Topic 9 External Affairs Power
External Affairs Power
• Power conferred under s 51(xxix) to make laws
External Affairs Power
• Polyukhovichv Commonwealth (War Crimes Act Case)
(1991) 172 CLR 501
• Hortav Commonwealth (1994) 181 CLR 183
• R v Burgess; Ex parte Henry (1936) 55 CLR 608
• Koowartav Bjelke-Petersen (1982) 153 CLR 168
• Commonwealth v Tasmania (Tasmanian Dams Case)
(1983) 158 CLR 1
• Richardson v Forestry Commission (1988) 164 CLR 261
• Victoria v Commonwealth (Industrial Relations Act
Case) (1996) 187 CLR 416
• Papev Commission of Taxation (2009) 238 CLR 1
Relations with other Countries
• R v Sharkey (Page 878) discusses the notion that
“external affairs” deals with matters between
Australia and any other “dominion” or “nation”,
whether part of the Commonwealth or not.
• Latham CJ judgment highlights the then
distinction between “foreign and external”
• Britain would be a foreign country in context of
Polyukhovich (War Crimes Case)
• The plaintiff was an Australian citizen and a
resident of South Australia. The second
defendant, the Commonwealth Director of Public
Prosecutions, alleged that the plaintiff committed
war crimes in Ukraine during World War II.
• Each of the crimes was alleged to have been a
“war crime” within the meaning of s 9 of the War
Crimes Act 1945 (Cth) as amended (the Act),
being a serious crime within the meaning of s 6.
• In each instance the crime was alleged to have
been committed at a time when the Ukraine was
under German occupation during the Second
• It was common ground that at the time of the
commission of the alleged offences there was no
Australian legislation in force which purported to
make it a criminal offence on the part of an
Australian citizen or resident to do such acts in
the Ukraine as the plaintiff was alleged to have
• In separate judgments, Mason CJ, Deane, Dawson,
Toohey, Gaudron and McHugh JJ (Brennan J
dissenting): Section 9 of the Act was valid as a law with
respect to external affairs.
• Mason CJ: Section 9 was properly characterised as a
law with respect to external affairs. Australian
parliament’s interest in the outcome is not relevant to
a law being valid under s 51(xxix).
• Deane J: The provisions of the Act were clearly laws
with respect to matters or things which occurred
outside Australia. At least to that extent, the Act was a
law with respect to “external affairs” under s 51(xxix).
Dawson J: The Act dealt entirely with places, persons, matters or things which were physically
external to Australia. The external affairs power extended the legislative reach of the
Commonwealth Parliament to those places, persons, matters or things because of their externality.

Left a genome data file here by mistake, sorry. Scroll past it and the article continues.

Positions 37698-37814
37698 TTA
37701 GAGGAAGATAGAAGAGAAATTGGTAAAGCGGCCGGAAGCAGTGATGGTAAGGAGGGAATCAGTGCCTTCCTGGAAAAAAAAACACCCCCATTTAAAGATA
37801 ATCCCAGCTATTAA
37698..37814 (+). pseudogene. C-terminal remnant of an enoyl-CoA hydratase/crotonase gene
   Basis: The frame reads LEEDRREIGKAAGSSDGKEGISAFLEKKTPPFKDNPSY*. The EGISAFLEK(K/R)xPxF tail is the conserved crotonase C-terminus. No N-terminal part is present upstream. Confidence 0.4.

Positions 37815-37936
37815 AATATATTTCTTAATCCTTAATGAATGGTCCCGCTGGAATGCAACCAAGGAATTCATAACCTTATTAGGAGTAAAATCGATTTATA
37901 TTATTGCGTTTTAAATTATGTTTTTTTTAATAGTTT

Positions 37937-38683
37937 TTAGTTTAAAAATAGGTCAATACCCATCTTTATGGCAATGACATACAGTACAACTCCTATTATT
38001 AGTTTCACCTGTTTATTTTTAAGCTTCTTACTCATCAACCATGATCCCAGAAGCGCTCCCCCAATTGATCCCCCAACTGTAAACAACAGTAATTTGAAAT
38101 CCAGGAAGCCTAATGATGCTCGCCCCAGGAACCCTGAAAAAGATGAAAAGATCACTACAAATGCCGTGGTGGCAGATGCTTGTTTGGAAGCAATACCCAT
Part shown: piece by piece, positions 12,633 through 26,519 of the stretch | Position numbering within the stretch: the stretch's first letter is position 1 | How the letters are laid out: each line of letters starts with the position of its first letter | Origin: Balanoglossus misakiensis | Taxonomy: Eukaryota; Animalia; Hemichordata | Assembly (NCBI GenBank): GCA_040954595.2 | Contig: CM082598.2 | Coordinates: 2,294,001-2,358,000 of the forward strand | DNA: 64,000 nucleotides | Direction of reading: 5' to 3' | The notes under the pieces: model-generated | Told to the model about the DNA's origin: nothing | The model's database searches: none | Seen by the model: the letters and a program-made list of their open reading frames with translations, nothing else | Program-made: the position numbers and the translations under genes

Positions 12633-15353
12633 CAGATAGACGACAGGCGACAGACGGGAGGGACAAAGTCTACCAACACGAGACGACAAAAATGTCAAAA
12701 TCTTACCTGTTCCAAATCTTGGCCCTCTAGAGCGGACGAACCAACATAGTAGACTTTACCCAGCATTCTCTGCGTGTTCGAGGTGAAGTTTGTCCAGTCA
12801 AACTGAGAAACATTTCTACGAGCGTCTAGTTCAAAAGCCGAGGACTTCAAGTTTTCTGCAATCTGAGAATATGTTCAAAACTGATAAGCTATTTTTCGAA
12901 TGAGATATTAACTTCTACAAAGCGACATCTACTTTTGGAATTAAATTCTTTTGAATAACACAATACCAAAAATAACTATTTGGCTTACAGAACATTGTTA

TooheyJ: A matter did not qualify as an external affair simply because it existed outside Australia.
Nevertheless, there was no difficulty in concluding that, in the context of a war in which Australia
was directly involved, in which many Australian service personnel and civilians were killed,
wounded, imprisoned or ill-treated and which had such significant social, economic and political
consequences for this country, an Act purporting to render those who are Australian citizens or
residents liable for conduct associated with that war legislated with respect to a matter which was
of concern to Australia and to which the public business of the national government related. The
law was one with respect to “external affairs” within s 51(xxix).
(v) Per Gaudron J: Section 9 of the Act was a law with respect to external affairs to the extent and
by reason that it operated upon acts, matters or things outside Australia.
(vi) Per McHugh J: In so far as the Act penalised conduct constituting a war crime which occurred
outside Australia, the Act was validly enacted pursuant to the external affairs power.
The retrospective operation of the Act was authorised by s 51(xxxix) of the Constitution since that
operation was a matter “incidental to the execution of [a] power vested by this Constitution in the
Hortav Commonwealth (1994)
• Following the 1975 Indonesian occupation of East
Timor, in 1989, Australia and Indonesia executed
an agreement for the cooperative exploration
and exploitation of an area of the Timor Gap.
• In 1990, the Commonwealth Parliament enacted
the Petroleum (Australia-Indonesia Zone of
Cooperation) Act 1900 (Cth) and amending
“Consequential Act” under the external affairs
• The act passed domestic laws in line with the
treaty and made amendments to other
Commonwealth legislation to bring that
legislation into line with the requirements of the
• The plaintiffs, who were alleged to be ``East
Timorese’’ began proceedings seeking
declarations that the Act and the Consequential
Provisions Act were not valid laws of the
Commonwealth, and were in breach of
• Plaintiff’s action was dismissed, holding the
Act and the Consequential Provisions Act were
valid laws of the Commonwealth.
• The Act and the Consequential Provisions Act
dealt with matters geographically external to
Australia. There was an obvious and
substantial nexus between those matters and
Australia, and the parliament had recognised
that they touched and affected Australia.
• The Acts were prima facie laws with respect to
``external affairs'’ within s 51(xxix) of the
• The Acts were with respect to``external affairs'’
even if the treaty were void under international
• The parliament's power with respect to ``external
affairs'’ was not confined to the enactment of
laws consistent with the requirements or
constraints of international law.
R v Burgess; Ex parte Henry (1936)
• Evatt and McTiernan JJ found that, as long as
an international treaty or convention “having
been duly made about a subject”, it was
possible for the Commonwealth Parliament to
pass a domestic law provided that law falls
within the field of international relations so
far as such subject is dealt with by the
international agreement: (1936) 55 CLR 608,